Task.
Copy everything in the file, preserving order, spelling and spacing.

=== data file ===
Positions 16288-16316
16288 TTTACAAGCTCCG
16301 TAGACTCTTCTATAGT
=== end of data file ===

Positions 16288-16316
16288 TTTACAAGCTCCG
16301 TAGACTCTTCTATAGT